Monday, February 25, 2013
Stanford newspaper rips Texas A&M’s “questionable” student Johnny Manziel
Should Johnny Football have reverted to online classes this semester?
Sam Fisher, a student columnist for the Stanford Daily student newspaper, ripped into Texas A&M and quarterback Johnny Manziel in a recent column.
The Aggies quarterback revealed last week that he is taking only online classes this semester, none on campus, where he often causes a stir. Manziel, the first freshman to win the Heisman, said he is taking four online classes through Texas A&M. He originally had signed up for one small, on-campus English class, but even that “kind of turned into more of a big deal than I thought,” Manziel said.
In his column, Fisher writes:
The idea that Stanford competes with universities like Texas A&M on the playing field is nothing short of absurd. It’s getting to a point that I’m not even sure Stanford’s teams are playing the same sport as the rest of the NCAA’s Division I universities.
Can you even imagine Andrew Luck taking online classes after his breakout junior campaign so that he could stay away from all of the attention and just focus on his football training?
This is one of those rare cases where, in fact, the athlete is the victim, not the beneficiary, of the hero-worshipping culture of student bodies and fanbases in general in SEC and Big-12 country.
But Manziel didn’t fight back — he was content to go through the motions with his online classes while finishing out the remainder of his three-year holding pattern to NFL stardom.
And Texas A&M was happy to let him do so. As long as Johnny Football brings his 2012 magic into the 2013 season, no Aggie will complain about his questionable status as an online student-athlete.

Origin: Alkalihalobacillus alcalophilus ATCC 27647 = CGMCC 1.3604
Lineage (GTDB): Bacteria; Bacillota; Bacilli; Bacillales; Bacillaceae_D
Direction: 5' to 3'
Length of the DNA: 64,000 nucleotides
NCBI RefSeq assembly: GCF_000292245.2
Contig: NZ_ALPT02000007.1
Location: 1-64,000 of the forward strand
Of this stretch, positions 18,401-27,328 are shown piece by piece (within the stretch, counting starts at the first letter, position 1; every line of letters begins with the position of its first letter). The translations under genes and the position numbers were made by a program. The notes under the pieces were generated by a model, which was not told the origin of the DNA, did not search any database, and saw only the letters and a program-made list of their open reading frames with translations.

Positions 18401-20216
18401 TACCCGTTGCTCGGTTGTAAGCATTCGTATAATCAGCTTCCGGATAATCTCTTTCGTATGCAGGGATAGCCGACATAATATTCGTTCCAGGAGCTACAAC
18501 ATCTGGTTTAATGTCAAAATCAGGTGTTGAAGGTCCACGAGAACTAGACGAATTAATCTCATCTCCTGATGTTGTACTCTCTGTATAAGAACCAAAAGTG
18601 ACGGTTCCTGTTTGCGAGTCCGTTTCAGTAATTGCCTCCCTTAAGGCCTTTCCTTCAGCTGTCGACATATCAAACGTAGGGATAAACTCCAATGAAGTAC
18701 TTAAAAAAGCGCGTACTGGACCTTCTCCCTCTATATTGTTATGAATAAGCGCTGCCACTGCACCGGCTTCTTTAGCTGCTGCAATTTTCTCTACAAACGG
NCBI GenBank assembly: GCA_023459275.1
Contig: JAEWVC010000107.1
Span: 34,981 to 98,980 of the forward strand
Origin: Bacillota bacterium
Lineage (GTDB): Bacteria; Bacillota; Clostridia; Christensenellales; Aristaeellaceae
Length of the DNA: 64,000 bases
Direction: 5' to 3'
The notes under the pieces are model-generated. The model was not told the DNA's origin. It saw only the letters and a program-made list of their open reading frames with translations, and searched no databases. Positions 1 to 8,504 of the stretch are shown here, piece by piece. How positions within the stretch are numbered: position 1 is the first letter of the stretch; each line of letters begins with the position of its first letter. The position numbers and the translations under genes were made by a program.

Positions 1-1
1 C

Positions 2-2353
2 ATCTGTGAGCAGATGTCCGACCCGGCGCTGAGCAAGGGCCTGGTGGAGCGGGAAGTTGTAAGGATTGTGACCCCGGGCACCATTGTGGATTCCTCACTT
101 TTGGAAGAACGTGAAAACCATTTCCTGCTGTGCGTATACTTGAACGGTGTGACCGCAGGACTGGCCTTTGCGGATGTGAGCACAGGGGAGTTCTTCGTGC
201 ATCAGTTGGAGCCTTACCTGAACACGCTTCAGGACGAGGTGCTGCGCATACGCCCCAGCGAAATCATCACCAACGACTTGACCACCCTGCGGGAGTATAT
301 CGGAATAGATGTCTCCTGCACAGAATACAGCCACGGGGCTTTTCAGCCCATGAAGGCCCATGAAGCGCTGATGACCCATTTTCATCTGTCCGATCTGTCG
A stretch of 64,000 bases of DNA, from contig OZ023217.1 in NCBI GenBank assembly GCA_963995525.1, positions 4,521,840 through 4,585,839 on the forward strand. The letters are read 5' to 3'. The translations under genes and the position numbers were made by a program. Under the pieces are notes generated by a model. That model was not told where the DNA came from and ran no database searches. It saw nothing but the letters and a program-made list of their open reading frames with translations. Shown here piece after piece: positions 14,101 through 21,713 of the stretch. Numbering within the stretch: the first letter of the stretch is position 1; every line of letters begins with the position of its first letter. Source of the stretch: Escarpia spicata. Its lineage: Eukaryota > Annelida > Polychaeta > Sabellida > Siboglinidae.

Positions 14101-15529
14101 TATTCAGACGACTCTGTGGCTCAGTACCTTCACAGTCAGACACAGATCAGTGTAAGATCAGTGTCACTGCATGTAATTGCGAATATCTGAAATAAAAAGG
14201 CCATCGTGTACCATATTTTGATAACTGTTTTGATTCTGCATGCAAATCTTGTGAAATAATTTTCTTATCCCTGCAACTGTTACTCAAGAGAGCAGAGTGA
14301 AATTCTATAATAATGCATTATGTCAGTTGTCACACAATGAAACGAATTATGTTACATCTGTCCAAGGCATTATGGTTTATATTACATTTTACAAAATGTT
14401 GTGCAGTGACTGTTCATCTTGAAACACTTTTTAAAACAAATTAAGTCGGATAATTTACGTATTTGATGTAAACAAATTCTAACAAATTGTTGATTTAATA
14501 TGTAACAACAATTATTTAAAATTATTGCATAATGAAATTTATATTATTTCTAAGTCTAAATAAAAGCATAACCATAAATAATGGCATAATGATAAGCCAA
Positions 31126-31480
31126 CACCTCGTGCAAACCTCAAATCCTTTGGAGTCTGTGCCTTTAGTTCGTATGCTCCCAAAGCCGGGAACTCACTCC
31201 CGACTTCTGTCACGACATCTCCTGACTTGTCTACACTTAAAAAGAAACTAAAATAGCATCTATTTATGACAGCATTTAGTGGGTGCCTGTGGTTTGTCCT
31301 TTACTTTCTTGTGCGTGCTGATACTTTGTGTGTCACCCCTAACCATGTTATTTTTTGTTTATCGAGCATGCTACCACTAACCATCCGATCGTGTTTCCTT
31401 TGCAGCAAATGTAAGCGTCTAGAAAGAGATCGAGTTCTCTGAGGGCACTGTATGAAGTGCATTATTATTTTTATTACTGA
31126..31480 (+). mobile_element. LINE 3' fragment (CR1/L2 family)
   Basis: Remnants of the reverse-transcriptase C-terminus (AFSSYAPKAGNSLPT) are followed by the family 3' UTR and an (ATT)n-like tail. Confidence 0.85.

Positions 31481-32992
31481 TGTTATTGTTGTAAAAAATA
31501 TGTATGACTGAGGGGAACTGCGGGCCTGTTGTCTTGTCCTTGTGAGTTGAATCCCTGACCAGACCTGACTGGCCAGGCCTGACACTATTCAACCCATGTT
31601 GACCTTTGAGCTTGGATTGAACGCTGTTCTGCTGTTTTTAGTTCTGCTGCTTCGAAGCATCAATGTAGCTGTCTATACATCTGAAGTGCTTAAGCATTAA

Meanwhile, Dallas Morning News writers are split on the subject:
Gerry Fraley: “I think (he’ll leave school). You see a guy like Russell Wilson in Seattle prove that kind of quarterback can exist. I think he’s gone after next year. I don’t think he has any investment in this school from the mere fact that he’s taking online courses. He’s just there to do one thing, play football. I’ll be honest, I’m a little disappointed. I hold Texas A&M in a much higher regard than that. I thought they had a lot of quality kids who got the whole experience. I find this a little disappointing.”
Kevin Sherrington: “I don’t like it. It’s not a good experience either. It’s not what college is about. I would like to know a whole lot about more the situation. Is Johnny just saying it’s causing a disruption or is it just that he wants to take online courses so he doesn’t have to wake up in the morning and go to classes or is there something true to that? If there is something true to that then A&M should investigate and say hey, what’s happening here? This shouldn’t be going on. I don’t buy into all of that.”
Tim Cowlishaw: There is a price to be paid for being the first do to anything, and while the loss of a private life mostly doesn’t seem to bother Manziel — his Twitter account would suggest he embraces the challenge — he was almost going out of his way here to justify something that requires no justification. Athletes earn credits taking online classes the same as regular students, which I would define as those who walk into lecture halls, turn on tape recorders and put their heads down to nap.